The Sri Lankan fast bowlers, after practicing for the first time after the lockdown in the country ended, told their coach Mickey Arthur that sweat is not as effective as saliva for use to shine the Cricket ball.
Arthur, who is part of the ICC cricket committee that made recommendations last week to use only sweat in the wake of the COVID-19 pandemic, said, “It was interesting chatting to the bowlers, who said sweat made the ball a little bit heavier than saliva did. Saliva was their preferred mechanism of shining the ball. But it is what it is now, you’ve just got to get on with it. Because I’m on the (ICC) Cricket committee, I do know the debates and the chats that went around the recommendation to avoid using saliva on the ball, though you can use sweat on the ball because it’s been proven that sweat is not a real threat. The consensus in that committee meeting was, ‘Oh, well, if you can put sweat on, then it’s ok. It’s almost the same’.”
Although most of the administrators and Cricket experts have called for the ban of using saliva to shine the Cricket ball, few of the current Cricketers have voiced for allowing an artificial substances, substituting saliva, for use of shining the Cricket ball, to give an even balance between the fast bowlers and the batsmen beyond the first few Overs.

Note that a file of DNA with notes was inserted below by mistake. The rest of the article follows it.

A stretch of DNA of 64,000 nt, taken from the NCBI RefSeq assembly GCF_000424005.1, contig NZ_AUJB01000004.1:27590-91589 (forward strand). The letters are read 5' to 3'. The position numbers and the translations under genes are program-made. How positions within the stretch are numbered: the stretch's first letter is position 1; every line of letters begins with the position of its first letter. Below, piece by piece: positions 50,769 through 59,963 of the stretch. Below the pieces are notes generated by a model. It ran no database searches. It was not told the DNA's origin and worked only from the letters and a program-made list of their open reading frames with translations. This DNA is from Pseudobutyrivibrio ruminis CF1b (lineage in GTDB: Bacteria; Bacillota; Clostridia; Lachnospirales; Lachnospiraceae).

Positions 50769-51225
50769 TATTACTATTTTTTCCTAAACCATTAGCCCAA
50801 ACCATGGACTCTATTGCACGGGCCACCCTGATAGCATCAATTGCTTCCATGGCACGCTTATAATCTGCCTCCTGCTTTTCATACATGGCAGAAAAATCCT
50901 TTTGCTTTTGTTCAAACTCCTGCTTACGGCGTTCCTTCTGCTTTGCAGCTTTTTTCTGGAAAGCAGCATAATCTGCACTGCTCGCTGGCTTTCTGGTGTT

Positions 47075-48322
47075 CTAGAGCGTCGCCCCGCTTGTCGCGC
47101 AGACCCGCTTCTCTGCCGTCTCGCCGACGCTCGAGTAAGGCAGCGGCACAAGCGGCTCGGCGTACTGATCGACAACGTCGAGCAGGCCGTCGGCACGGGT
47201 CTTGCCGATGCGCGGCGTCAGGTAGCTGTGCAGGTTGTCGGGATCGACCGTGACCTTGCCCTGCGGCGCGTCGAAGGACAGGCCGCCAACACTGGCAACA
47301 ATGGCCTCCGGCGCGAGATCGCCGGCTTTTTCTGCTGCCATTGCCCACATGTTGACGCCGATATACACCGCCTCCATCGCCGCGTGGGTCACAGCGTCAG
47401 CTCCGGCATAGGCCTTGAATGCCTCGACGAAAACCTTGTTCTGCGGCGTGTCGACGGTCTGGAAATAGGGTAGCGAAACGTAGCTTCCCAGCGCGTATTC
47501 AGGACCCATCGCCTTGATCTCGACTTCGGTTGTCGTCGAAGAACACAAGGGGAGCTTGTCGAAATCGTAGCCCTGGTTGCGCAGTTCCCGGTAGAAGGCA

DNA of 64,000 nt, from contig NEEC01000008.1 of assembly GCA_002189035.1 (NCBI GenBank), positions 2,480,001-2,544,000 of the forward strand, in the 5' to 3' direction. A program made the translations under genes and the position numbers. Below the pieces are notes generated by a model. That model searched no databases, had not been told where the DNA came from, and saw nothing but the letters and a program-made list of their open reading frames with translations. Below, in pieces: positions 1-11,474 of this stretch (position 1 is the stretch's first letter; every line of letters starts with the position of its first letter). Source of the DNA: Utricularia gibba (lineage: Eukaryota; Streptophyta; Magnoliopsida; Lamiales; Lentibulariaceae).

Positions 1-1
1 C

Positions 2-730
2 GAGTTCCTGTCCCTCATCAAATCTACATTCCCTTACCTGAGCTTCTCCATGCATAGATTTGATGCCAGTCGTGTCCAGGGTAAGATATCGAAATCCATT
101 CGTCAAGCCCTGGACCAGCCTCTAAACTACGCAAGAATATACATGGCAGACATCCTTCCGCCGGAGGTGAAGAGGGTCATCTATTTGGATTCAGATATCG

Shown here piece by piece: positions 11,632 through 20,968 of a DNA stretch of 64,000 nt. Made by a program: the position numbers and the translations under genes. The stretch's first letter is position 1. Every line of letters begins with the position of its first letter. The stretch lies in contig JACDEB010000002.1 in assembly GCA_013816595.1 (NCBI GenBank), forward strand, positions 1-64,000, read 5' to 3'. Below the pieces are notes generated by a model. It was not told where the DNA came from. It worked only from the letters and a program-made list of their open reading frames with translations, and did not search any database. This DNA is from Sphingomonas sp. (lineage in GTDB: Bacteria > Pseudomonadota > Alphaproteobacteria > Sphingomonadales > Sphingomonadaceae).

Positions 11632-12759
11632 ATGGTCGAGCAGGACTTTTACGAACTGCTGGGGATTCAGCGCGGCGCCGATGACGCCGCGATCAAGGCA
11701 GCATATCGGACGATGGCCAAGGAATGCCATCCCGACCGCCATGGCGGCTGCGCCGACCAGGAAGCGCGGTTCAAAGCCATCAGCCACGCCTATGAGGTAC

The ICC cricket committee resisted calls to greenlight outside substances, however, not least because the committee had strengthened punishments for ball tampering, in the wake of 2018’s tampering sagas, particularly Australia’s use of sandpaper in Cape Town.
Arthur further said, “I will take this feedback back to the cricket committee, but I also know what the whole debate was around that issue. At the meeting last year, we actually recommended harsher penatlies for mints or any illegal substance on the ball, and it’s amazing that a year later we are discussing whether they can use artificial substances. It was almost a contradiction.”
“The theme of the meeting when that discussion came up was around the fact that even if it made it a batters’ game for a bit, we just had to get Cricket on. The focus was getting cricket on without making it too complex. If we allowed them to put an artificial substance on, for example, and COVID goes away in 18 months’ time or whenever, do we say, ‘you can’t use an artificial substance on the ball’ again? We would have just confused everything. There are other ways of evening up the contest for the bowlers as well, by leaving extra grass on the pitch, etc,” Arthur concluded about the subject.